Tuesday, October 8, 2013

2013-2014 NCTTA League

The NCTTA season begins this Sunday as seven college teams from Georgia and Tennessee compete in Atlanta. Several more South divisions meet the following weekends, and then the rest of the country after that with multiple competitions every weekend. The vast majority of play will be team competition, though there will also be some lone-gun singles players.

Unfortunately, the US is not known for its world-class table tennis. But it is known for its world-class universities, and sports are a part of most universities to some degree. In the US, college sports are critical for many sports, with football and basketball the clearest examples of this. Is it possible for our sport to use the university network to improve our sport? To some, not only is it possible, it is necessary.

A league of 200 teams is fairly large, but in many ways the NCTTA league is still small. The nationwide staff (all volunteers) is trained one by one. Budget is a constant concern. School teams struggle to be seen as real sports in the eyes of their athletic departments. Even so, in a country that is considered a table tennis backwater, we might have one of the best collegiate leagues in the world.

In the ITTF team rankings, the Brazilian Men's team is ranked #14, while the US Men's team is ranked #48. With that in mind, consider this Brazilian article, which can be found in its original Portuguese here. English translation by Jorge Vanegas.

  Brazilian College Champion in USA Declines Professional Career
José Barbosa prefers to continue on the road to business, he is in his last semester.
By Francisco Junior
To pursue the dream of being a professional athlete and to represent Brazil, or to continue with another career? In the mind of José Barbosa, College Table Tennis Team Champion in the United States, there is no doubt. The Brazilian studies business (focusing in administration, marketing and management) at Texas Wesleyan University and represents its team in collegiate competition. Though he is stuck in a tough situation, he has already decided not to pursue a career in sports.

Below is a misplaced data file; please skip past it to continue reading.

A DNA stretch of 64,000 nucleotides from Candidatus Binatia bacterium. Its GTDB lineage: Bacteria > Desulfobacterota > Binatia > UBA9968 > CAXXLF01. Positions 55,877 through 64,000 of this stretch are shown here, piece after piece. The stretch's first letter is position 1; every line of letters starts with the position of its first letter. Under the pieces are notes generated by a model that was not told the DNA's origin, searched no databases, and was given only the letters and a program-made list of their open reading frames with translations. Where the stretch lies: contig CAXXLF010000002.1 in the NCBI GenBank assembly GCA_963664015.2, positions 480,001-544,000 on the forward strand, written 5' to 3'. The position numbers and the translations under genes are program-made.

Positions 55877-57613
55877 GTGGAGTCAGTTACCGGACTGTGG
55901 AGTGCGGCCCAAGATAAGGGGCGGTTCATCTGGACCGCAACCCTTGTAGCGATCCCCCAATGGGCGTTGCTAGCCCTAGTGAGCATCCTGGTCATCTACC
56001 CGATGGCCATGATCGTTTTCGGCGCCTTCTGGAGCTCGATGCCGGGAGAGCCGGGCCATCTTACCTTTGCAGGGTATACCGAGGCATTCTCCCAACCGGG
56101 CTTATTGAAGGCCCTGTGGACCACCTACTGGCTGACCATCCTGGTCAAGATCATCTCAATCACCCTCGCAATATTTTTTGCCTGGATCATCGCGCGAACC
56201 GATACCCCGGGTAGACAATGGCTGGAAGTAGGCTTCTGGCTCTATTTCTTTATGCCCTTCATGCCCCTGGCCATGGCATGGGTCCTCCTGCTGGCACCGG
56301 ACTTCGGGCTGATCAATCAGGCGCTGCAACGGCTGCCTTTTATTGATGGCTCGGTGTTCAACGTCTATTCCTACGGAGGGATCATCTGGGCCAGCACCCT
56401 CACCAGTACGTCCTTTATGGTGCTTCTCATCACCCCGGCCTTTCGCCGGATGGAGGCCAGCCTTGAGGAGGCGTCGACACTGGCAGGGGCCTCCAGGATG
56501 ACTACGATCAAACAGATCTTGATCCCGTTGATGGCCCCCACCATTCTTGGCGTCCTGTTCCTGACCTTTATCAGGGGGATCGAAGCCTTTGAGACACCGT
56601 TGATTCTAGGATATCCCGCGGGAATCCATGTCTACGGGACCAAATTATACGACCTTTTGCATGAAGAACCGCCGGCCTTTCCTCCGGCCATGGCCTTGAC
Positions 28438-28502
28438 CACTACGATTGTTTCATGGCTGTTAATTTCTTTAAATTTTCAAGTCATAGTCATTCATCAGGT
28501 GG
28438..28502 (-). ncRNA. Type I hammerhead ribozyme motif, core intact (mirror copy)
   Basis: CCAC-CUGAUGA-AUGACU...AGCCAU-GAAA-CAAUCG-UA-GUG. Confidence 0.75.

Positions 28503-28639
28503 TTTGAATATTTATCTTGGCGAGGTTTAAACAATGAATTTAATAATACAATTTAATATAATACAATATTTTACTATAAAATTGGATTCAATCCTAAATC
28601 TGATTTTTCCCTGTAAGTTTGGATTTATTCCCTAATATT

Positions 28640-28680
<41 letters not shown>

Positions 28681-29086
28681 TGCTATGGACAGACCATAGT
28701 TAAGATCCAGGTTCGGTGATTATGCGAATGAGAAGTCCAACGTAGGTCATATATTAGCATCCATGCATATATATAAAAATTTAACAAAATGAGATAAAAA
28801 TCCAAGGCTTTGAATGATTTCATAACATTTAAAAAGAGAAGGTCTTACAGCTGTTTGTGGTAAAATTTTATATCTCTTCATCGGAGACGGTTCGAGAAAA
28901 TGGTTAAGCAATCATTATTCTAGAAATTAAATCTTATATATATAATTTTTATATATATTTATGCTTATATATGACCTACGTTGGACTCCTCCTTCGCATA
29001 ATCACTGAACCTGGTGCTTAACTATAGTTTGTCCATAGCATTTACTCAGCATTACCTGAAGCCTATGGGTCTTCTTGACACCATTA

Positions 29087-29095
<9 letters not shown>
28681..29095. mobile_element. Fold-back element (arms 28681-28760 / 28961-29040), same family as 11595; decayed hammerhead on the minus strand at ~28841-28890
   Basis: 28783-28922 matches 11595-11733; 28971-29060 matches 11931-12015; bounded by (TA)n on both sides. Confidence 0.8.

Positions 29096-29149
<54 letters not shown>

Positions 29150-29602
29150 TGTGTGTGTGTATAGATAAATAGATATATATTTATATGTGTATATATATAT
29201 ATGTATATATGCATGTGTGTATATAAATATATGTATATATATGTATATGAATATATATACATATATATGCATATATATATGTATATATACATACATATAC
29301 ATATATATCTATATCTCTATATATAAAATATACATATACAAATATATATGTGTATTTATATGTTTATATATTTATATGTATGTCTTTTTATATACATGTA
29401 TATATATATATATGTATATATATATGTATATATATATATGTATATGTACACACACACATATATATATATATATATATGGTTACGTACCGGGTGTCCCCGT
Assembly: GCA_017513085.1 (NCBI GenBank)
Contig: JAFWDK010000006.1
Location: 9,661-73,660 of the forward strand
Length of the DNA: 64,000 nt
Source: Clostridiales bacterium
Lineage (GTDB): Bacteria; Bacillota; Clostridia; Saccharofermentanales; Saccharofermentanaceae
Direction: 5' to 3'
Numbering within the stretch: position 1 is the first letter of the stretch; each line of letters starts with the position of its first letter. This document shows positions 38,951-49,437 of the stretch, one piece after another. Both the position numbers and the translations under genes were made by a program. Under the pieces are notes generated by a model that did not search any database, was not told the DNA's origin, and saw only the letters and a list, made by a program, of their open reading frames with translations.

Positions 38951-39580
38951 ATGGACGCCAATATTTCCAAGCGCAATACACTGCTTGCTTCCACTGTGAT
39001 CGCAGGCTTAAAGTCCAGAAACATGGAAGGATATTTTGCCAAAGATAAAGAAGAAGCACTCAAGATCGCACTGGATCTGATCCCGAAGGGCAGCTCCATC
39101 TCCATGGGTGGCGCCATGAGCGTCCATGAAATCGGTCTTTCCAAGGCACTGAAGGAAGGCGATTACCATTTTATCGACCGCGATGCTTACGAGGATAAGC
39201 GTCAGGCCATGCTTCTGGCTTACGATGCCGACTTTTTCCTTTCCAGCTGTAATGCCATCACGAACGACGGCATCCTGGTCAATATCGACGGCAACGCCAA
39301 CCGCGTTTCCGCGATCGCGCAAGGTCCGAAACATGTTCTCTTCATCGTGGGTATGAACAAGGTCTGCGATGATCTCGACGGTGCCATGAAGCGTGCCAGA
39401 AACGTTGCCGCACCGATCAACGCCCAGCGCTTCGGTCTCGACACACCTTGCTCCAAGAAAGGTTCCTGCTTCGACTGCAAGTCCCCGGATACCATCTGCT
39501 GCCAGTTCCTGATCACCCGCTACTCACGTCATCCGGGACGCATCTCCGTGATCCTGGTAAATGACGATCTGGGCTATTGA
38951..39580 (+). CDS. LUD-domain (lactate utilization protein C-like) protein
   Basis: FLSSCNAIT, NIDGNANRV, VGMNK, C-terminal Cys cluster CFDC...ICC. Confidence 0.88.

"To be a part of the National Team is not in my plans any more. I was on the Under 15 and Under 18 teams from 2004 to 2008." He also said, "
I represented Brazil at the Universiade (College World Championships) held in China in 2011. For that reason, for me the sport was always a door opener," he commented.

This semester, 23 year old José Barbosa prepared himself in order to finish on a high note in USA Table Tennis. In the finals of the NCTTA (National College Table Tennis Association) championships, the Brazilian won the final match against Mississippi College, and therefore Texas Wesleyan won the Championship title.

"I came to the United States in 2010 because I received a table tennis scholarship at Lindenwood University. After one semester, due to my strong performance in team competition, I was invited to Texas Wesleyan University and helped win three team titles (2011, 12 and 13)," José said.

At the last edition of the NCTTA Championships, more than 300 athletes from 35 North American colleges competed. A total of six Brazilians participated. Besides José Barbosa and Claudia Ikeizumi from Texas Wesleyan, there were four others from Lindenwood University wielding their racquets.

José Barbosa asserts: "You cannot compare Brazilian table tennis with American"

In the analysis of José, table tennis played in Brazil "does not pass the entrance exam to enter the world of college table tennis in the U.S." mainly in terms of organization and structure. He recalled that even the food is provided by the tournament itself in the competition gym.

"The matches are broadcast live every day of the tournament with live commentators. The infrastructure is fantastic. We always have as many practice tables as competition tables (20 were in the last tournament). That never happens in Brazil, even in tournaments organized by the International Federation (ITTF, in English)" he compared.

A fan of the German Dimitrij Ovtcharov, José Barbosa relates that he lived with Cazuo Matsumoto in France in 2009, and points to his ex-roommate, the best Brazilian by world ranking (45th place), as a high point for the country at the time.

"I admire Cazuo Matsumoto for everything he has done in recent years. I know how hard he has struggled and how deserving he is of all that is happening," concluded the native of Jundiaí province in Sao Paolo, who cannot resist the longing to return to Brazil whenever there is a holiday, in order to renew his energy by receiving the warmth of family and friends.

We may not be the major leagues, but it's a positive when a player from another country says we're doing something right.

The strongest table tennis countries generally have professional or semi-pro leagues on a foundation of extensive recreational leagues. Leagues aren't a big part of the picture in the US. You can decide if there's a conclusion to be drawn from that.

NCTTA competition takes place in both the fall and the spring. If you're connected to a college in some way - staff, student, parent, etc. - I hope you can help us grow by participating or helping form a team. Playing on a college team might be the most fun you can have in the sport. And whether or not you're not a college student, we welcome volunteers in many capacities.

1 comment:

  1. There are certainly a lot of details like that to take into consideration. That is a great point to bring up. I offer the thoughts above as general inspiration but clearly there are questions like the one you bring up where the most important thing will be working in honest good faith. I don?t know if best practices have emerged around things like that, but I am sure that your job is clearly identified as a fair game. Both boys and girls feel the impact of just a moment?s pleasure, for the rest of their lives.
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